We may also add a few particulars of another of the Fathers and an ardent lover of the Scriptures. We refer to John Chrysostom, Bishop of Constantinople. This Greek Father was for many years contemporary with the learned Jerome of the Latin Church. John was surnamed Chrysostom, meaning the golden-mouthed, because of his matchless eloquence. He was not only an indefatigable preacher — daily attracting thousands by his burning words — but he was a most fearless one, regardless alike of the frown or smile of the Emperor Arcadius or his godless consort, Eudoxia. The bishop, in the course of his familiar discourses styled "Homilies" — of which there are about a thousand extant — spoke of the Bible as "The Divine Books." Chrysostom was much beloved by the people of Constantinople, but hated by many of the clergy, and ladies and nobles of the court, whose ways and lives he unsparingly condemned. He died after much suffering, repeating his favourite words, "Glory be to God for all events."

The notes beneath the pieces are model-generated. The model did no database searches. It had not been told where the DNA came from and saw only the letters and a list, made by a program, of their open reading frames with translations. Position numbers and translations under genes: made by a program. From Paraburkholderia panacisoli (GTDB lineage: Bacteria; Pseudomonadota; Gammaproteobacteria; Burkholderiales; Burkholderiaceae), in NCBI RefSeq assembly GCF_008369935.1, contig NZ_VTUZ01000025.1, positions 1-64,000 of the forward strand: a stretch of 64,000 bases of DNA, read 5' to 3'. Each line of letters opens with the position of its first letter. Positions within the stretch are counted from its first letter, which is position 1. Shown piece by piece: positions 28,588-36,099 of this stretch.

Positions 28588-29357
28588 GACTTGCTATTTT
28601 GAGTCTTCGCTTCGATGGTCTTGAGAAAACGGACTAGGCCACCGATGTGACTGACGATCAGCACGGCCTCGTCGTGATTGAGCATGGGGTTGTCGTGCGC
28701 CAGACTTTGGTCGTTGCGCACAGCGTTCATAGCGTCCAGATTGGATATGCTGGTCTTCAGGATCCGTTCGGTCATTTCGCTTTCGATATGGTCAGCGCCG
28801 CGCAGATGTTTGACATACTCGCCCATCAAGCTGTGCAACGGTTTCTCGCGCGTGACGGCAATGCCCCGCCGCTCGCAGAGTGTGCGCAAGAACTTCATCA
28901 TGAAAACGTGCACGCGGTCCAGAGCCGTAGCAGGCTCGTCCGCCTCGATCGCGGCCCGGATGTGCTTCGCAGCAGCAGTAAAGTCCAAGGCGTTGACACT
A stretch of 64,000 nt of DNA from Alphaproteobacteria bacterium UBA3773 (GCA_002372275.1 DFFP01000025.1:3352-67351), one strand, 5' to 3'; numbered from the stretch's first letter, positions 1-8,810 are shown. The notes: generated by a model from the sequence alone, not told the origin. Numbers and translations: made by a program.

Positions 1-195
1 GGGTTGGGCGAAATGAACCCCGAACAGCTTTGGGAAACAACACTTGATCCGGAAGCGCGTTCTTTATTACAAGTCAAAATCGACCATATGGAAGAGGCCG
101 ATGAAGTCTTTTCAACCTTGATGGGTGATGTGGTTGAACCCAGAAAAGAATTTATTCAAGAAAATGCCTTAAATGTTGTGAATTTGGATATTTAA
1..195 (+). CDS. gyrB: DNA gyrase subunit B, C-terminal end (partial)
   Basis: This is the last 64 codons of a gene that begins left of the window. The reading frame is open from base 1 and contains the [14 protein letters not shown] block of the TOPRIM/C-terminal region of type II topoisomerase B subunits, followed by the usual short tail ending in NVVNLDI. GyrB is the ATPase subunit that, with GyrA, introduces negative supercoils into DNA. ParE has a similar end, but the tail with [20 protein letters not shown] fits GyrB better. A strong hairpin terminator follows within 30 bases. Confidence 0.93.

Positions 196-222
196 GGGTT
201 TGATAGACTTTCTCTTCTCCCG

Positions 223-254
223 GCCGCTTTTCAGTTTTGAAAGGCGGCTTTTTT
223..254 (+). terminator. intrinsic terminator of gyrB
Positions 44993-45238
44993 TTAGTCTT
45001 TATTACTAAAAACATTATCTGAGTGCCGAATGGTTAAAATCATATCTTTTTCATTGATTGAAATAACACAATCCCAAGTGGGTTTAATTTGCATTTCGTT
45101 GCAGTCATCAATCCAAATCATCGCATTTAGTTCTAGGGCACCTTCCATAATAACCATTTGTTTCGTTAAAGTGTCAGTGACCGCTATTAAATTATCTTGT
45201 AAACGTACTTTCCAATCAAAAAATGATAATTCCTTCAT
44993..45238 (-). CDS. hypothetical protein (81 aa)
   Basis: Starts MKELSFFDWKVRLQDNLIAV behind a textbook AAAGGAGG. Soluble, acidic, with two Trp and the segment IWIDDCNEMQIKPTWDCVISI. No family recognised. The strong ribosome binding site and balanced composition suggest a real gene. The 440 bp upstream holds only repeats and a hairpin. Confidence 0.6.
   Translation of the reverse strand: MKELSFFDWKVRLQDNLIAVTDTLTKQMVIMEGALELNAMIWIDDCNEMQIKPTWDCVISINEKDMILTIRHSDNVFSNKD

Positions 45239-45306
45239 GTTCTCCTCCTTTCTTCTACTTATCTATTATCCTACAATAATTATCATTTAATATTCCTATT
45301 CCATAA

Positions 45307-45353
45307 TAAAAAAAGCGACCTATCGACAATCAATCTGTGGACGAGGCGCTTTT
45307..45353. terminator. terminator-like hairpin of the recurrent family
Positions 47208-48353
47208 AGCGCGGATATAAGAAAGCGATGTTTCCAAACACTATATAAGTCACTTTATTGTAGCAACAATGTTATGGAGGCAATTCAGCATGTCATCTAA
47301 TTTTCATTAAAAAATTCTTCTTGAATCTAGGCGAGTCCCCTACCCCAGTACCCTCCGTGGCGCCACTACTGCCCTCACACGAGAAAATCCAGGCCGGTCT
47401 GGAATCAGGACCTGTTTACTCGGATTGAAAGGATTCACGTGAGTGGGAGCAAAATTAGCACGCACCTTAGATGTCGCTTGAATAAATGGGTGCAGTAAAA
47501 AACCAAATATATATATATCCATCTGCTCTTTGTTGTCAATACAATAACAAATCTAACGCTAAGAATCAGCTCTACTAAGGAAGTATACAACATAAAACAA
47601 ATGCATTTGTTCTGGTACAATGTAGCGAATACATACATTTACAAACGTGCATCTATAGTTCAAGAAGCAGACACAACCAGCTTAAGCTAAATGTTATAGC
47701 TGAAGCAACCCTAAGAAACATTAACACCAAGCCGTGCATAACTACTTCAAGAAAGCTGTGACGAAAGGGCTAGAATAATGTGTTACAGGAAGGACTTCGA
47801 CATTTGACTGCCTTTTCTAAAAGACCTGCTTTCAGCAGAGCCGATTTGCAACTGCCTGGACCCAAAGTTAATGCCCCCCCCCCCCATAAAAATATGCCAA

It is somewhat singular that both these distinguished Fathers (Jerome and John) voluntarily secluded themselves for several years, the former in the deserts of Syria, and the latter in a mountain cave near Antioch. The study of the "Divine Library" and of the Hebrew language were the objects of the former; while the latter made such good use of the "Divine Books" that he committed them entirely to memory. Both Fathers were truly eminent men; both loved the Lord Jesus, and both were renowned for their devotion to the Word of God. If Jerome was the more learned, Chrysostom was the more eloquent of the two.

Times, Persons, and Places where the Scriptures were Written.

The 66 sacred books comprising the Bible were written at different times, by various persons, and in distant places.